Residents hopeful for Mirabeau Water Garden project promises

Updated: Jan. 15, 2020 at 9:53 PM CST
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NEW ORLEANS, La. (WVUE) - We caught up with Clarence Robinson cleaning fallen leaves, knowing the next time it rained, the leaves would likely clog their catch basin and flood their street again.

Robinson says he's lived in his Fillmore neighborhood home for more than 20 years and remembers when the congregation of St. Joseph nunnery was right in his backyard.

Since abandoning the land after hurricane Katrina, the congregation donated the 25 acres to the city, but neighbors have continued to use it as a green space, a trend Robinson hopes continues.

“Green space would be wonderful because as you know well it's all over the city, but every time we get rain just a normal amount of rainfall the street fills up with water, so if we had somewhere for the water to go that be really nice,” said Robinson.

City leaders have plans to turn the 25 acres into a Mirabeau Water Garden. Advertising for bids will go out soon, with plans to break ground in the summer. One of the primary goals of the project: to reduce flooding.

Part of this multi-million-dollar project is utilizing the natural topography of the area so for example using low areas like this and turning them into water basins.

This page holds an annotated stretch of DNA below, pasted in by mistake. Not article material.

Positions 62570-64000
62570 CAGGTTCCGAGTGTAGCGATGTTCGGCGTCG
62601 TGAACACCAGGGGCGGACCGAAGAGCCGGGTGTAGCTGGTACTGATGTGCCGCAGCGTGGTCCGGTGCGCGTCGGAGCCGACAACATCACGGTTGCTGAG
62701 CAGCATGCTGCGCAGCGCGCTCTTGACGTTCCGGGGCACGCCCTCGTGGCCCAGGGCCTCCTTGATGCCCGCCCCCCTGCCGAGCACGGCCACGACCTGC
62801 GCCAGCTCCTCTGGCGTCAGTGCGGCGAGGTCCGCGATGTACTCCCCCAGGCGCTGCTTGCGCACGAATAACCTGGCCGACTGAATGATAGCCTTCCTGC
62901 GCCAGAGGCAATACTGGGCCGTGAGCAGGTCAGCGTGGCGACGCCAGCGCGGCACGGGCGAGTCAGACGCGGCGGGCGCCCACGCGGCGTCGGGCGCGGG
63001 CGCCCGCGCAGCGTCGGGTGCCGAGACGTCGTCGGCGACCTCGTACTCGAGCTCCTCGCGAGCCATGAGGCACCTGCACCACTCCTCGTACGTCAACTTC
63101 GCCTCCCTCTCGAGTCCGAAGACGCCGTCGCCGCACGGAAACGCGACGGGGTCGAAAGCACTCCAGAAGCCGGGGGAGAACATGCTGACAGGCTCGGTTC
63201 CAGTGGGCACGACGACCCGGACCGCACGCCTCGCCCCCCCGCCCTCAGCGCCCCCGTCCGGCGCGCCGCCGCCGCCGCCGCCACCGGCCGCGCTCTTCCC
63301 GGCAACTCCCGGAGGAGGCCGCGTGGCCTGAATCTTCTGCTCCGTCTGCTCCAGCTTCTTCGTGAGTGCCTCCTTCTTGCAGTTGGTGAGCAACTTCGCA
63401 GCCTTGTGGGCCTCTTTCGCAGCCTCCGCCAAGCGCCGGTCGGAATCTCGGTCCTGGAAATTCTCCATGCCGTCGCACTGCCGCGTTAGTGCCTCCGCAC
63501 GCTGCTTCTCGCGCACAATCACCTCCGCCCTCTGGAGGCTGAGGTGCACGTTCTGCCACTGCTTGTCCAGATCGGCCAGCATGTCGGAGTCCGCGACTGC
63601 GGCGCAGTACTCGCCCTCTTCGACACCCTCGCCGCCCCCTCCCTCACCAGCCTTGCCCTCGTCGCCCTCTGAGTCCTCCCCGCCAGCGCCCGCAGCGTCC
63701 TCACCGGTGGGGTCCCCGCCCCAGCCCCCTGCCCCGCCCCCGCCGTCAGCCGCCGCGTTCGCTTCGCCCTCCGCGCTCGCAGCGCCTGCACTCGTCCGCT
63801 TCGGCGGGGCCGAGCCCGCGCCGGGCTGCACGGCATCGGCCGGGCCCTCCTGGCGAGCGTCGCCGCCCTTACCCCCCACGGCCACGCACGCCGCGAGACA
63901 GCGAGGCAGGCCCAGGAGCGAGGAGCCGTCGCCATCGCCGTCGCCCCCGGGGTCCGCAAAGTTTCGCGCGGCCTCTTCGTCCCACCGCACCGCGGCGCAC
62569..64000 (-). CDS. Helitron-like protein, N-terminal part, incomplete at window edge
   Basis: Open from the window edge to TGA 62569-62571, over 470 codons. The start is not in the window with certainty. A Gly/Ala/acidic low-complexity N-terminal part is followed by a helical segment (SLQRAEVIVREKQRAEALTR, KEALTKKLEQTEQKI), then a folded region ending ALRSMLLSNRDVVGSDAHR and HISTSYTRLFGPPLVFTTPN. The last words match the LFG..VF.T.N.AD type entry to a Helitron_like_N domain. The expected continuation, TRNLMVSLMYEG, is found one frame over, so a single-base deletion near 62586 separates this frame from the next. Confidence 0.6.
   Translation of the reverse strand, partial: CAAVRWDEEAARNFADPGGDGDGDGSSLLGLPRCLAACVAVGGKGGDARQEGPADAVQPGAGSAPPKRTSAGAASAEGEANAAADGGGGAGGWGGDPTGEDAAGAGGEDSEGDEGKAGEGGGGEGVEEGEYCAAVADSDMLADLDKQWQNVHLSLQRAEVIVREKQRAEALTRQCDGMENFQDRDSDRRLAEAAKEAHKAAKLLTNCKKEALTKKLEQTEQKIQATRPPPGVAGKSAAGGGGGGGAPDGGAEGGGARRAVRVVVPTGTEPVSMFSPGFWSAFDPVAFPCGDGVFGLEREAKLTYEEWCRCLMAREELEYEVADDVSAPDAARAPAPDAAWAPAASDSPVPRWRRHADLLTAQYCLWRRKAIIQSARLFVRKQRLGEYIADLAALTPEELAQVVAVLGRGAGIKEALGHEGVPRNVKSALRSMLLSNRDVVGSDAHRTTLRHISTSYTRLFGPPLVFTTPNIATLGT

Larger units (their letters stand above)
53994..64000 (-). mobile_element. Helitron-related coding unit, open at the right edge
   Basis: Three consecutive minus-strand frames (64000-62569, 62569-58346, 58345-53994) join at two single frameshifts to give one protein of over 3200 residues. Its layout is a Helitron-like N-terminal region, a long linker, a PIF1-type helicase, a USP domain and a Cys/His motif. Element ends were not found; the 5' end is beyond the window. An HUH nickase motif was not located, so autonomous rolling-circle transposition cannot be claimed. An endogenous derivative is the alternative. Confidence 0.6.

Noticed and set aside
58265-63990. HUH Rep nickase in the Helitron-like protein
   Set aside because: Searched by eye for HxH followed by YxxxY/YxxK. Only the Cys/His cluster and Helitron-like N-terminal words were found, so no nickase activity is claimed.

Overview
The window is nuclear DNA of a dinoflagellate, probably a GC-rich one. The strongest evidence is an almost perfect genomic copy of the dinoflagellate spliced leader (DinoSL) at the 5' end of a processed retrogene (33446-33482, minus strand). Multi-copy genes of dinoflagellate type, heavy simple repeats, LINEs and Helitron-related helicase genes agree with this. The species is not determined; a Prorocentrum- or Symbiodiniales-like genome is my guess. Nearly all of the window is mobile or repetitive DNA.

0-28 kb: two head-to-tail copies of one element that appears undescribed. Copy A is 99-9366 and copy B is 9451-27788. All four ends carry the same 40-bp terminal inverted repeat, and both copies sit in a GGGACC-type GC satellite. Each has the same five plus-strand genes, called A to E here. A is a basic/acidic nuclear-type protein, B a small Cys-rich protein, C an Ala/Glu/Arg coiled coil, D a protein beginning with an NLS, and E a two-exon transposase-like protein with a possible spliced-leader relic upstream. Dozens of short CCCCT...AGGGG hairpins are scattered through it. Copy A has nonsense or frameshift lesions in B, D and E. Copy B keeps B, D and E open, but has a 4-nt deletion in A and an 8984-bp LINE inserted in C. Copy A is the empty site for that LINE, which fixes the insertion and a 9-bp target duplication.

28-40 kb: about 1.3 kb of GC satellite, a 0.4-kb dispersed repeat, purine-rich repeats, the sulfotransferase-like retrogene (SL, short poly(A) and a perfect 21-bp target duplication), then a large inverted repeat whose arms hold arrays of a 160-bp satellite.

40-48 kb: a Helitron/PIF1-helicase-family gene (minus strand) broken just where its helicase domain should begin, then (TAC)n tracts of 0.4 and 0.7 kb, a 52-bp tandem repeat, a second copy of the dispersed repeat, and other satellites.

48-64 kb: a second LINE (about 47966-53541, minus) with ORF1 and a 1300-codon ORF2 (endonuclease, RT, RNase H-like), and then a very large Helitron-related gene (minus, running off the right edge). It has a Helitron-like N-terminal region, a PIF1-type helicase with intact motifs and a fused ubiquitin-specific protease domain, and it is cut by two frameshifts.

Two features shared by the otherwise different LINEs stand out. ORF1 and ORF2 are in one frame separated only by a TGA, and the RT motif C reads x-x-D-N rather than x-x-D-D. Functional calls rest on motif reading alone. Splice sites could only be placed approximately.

“The residents around here according to the models we looked at, will see flooding reductions of about a foot and reduce flooding duration of up to 60 minutes so very important,” said Mary Kincaid, sustainable infrastructure program manager.

Kincaid is one of the program managers. She says this project will be an example of how green and gray infrastructure can work together, but still give residents a place to enjoy, and even learn, as designs also pay homage to the nuns' former convent.

“This is something that works with the pump so we make use of existing pumping capacity… we’re going to keep these live oaks and plan on this area to be a meditation garden will be talking about how the sisters grew their own food,” said Kincaid.

Impressed with what could be his new backyard, Robinson hopes it will accomplish all that's promised.

“It seems like a wonderful plan if they develop it into at the neighbors actually use it for a little park,” said Robinson.

The project is jointly funded by HUD and FEMA funds and grants.

When finished, the Mirabeau Water Gardens should hold 10 million gallons of water.

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